The first songs I ever wrote were actually when I put music to letters and poems written by fallen soldiers. I was 18, and I had just been drafted into mandatory service in the Israeli Army as a singer in the army band. The songs were part of a project for Israel’s Memorial Day and were broadcast on national TV. It was the first time I was solely a songwriter. I was not allowed to sing the songs I had composed since I was a newby. This was still the army, and other singers had seniority over me. I still felt I was living my calling even though I wasn’t the one singing. One family member of one of the fallen soldiers wrote to me after the broadcast, and said I was able to give them another moment with their loved one. I can’t really express in words how it felt to let that sink in.
How would you describe your musical style, and is there anything that, in your opinion, defines your music?
I call it Fairy Folk. I know you won’t find it on your Spotify genres, but it’s the best way I can describe it. It’s acoustic raw folk mixed with a bit of Israeliness and a hint of fairy dust. The fairy dust is the ingredient that brings the healing in the songs. Especially in the lyrics. I have a smile in my songs even if its a bitter smile.
Can you explain your songwriting process a bit?
Usually, music and lyrics come together. I could write about a life-altering event like when one of my close friends was fighting breast cancer like in “Am I Beautiful”or even a simple moment of missed connection on the subway like in “Birds of a Feather.” Along with the music and lyrics, I can always see like a movie or a story told in images as I’m writing. It’s like I see the music video in my mind as I’m writing the song.
I read that your new single “Birds of a Feather” was inspired partly by the COVID-19 pandemic. Can you explain the story behind this song?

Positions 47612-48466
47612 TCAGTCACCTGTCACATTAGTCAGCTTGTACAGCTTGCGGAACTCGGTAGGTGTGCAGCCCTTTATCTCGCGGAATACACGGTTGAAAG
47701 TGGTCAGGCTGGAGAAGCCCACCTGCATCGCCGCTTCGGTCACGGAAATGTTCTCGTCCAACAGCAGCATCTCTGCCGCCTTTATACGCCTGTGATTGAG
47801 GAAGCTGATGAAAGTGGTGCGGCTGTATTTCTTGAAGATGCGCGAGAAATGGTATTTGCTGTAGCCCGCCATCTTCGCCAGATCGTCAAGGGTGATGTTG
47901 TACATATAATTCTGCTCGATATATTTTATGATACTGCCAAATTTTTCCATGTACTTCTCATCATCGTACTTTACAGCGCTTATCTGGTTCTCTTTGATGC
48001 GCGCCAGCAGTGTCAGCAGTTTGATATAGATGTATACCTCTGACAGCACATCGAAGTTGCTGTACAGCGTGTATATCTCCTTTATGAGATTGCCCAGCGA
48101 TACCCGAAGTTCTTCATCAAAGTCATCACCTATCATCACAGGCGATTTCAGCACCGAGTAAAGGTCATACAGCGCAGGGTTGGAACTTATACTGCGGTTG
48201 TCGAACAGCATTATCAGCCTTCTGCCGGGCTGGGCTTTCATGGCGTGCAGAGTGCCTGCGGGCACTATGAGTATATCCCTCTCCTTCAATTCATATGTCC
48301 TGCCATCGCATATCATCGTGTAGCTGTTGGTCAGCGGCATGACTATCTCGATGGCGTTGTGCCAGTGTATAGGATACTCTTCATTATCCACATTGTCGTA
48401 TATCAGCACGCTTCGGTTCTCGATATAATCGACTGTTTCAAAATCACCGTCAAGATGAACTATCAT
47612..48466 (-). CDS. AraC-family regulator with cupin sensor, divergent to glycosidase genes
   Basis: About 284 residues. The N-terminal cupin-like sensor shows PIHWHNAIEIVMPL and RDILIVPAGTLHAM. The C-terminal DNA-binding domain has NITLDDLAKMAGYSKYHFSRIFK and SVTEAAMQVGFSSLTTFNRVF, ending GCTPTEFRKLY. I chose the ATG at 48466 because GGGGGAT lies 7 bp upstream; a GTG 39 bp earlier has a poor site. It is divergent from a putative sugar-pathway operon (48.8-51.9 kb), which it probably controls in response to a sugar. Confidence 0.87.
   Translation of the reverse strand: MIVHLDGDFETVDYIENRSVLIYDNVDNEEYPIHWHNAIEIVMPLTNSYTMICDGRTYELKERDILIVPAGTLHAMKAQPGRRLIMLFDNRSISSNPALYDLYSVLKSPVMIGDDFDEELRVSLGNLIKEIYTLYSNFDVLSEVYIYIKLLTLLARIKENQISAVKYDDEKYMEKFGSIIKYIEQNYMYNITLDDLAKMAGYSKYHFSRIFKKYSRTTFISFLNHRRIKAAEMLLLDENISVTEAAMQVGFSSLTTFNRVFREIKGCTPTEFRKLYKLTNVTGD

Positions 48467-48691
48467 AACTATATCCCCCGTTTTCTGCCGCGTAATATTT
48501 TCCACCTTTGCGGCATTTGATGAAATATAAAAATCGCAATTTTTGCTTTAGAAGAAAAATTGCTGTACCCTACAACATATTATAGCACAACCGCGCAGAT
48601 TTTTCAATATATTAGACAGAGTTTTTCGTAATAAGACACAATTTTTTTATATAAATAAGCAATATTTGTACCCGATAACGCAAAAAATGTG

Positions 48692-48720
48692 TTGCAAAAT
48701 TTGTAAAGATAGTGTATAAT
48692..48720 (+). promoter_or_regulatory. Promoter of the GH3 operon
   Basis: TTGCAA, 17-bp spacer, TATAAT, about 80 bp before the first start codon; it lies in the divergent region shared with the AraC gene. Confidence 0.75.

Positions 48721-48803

It was actually written before COVID hit, but I’ve been looking at all my songs through a new COVID lens… Here, for example, the chorus, “Come find me before the flood… We’ll brave the storm together… birds of a feather,” has a whole new powerful meaning. This pandemic has made it even clearer how much we need our people to get through the storm.
Do you feel the pandemic has helped or hurt your creative process?
Definitely hurt… I feel like my whole being was in “survival mode.” It’s been hard to quiet the anxiety sometimes, but listening to music has been helping me through that, and I’m sure writing will be quick to follow.
I see your new EP, Birds of a Feather, is coming out 9/18. What can fans expect compared to your previous releases?
Like before, I take my listeners along on my personal journey and hope it resonates with what they’re going through. You can expect songs that will uplift you and maybe make you shed a tear at the same time. Ultimately, it will leave you with your heart a little lighter.
Can you tell me a bit about your acting career? How does that compliment your career as a singer/songwriter?
A lot of people have told me over the years, “You have to choose. You can’t do both.” Well for me doing both creates a healthy mental and creative balance in my life. When I’m “Shira the Singer-Songwriter,” I’m a lone wolf channeling the deepest part of myself. When I’m “Shira the Actress” I can step into someone else (a character) and collaborate with other incredible artists. One informs the other and I think doing both makes me a more empathic, diverse, and altogether better artist.
Outside of music, how do you like to spend your free time?
I’ve been Vegan for the past three years. I’m passionate about sharing my Vegan journey and cooking yummy, healthy and compassionate Vegan food!
What are some of your long term goals as an artist?
My audience are like my people. We understand each other’s hearts on a deep level. I aspire to find my people all over the world wherever they may be and that they will find me. Together we will create a web of open hearts and healing.